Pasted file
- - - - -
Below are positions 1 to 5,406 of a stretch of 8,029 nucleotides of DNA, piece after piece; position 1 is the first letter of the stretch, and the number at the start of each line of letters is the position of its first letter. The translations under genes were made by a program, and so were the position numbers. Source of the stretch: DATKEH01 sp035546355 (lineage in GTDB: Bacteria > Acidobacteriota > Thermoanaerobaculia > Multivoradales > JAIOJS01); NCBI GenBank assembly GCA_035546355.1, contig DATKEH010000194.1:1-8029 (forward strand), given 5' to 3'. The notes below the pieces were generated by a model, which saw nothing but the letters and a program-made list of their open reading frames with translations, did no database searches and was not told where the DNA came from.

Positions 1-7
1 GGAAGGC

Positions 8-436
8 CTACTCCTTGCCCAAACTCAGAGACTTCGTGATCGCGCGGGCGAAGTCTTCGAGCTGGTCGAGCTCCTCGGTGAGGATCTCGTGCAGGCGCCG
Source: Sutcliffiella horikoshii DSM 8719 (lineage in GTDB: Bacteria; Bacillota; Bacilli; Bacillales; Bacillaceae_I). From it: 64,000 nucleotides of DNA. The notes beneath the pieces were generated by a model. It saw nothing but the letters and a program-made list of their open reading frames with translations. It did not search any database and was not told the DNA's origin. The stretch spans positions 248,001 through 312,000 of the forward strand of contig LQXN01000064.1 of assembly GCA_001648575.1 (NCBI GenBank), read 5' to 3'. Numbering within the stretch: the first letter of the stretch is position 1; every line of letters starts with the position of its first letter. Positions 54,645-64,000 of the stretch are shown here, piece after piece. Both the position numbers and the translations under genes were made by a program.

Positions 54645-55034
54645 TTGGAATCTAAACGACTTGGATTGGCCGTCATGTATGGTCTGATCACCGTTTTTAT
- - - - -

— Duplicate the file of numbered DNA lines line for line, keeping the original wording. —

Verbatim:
Below are positions 1 to 5,406 of a stretch of 8,029 nucleotides of DNA, piece after piece; position 1 is the first letter of the stretch, and the number at the start of each line of letters is the position of its first letter. The translations under genes were made by a program, and so were the position numbers. Source of the stretch: DATKEH01 sp035546355 (lineage in GTDB: Bacteria > Acidobacteriota > Thermoanaerobaculia > Multivoradales > JAIOJS01); NCBI GenBank assembly GCA_035546355.1, contig DATKEH010000194.1:1-8029 (forward strand), given 5' to 3'. The notes below the pieces were generated by a model, which saw nothing but the letters and a program-made list of their open reading frames with translations, did no database searches and was not told where the DNA came from.

Positions 1-7
1 GGAAGGC

Positions 8-436
8 CTACTCCTTGCCCAAACTCAGAGACTTCGTGATCGCGCGGGCGAAGTCTTCGAGCTGGTCGAGCTCCTCGGTGAGGATCTCGTGCAGGCGCCG
Source: Sutcliffiella horikoshii DSM 8719 (lineage in GTDB: Bacteria; Bacillota; Bacilli; Bacillales; Bacillaceae_I). From it: 64,000 nucleotides of DNA. The notes beneath the pieces were generated by a model. It saw nothing but the letters and a program-made list of their open reading frames with translations. It did not search any database and was not told the DNA's origin. The stretch spans positions 248,001 through 312,000 of the forward strand of contig LQXN01000064.1 of assembly GCA_001648575.1 (NCBI GenBank), read 5' to 3'. Numbering within the stretch: the first letter of the stretch is position 1; every line of letters starts with the position of its first letter. Positions 54,645-64,000 of the stretch are shown here, piece after piece. Both the position numbers and the translations under genes were made by a program.

Positions 54645-55034
54645 TTGGAATCTAAACGACTTGGATTGGCCGTCATGTATGGTCTGATCACCGTTTTTAT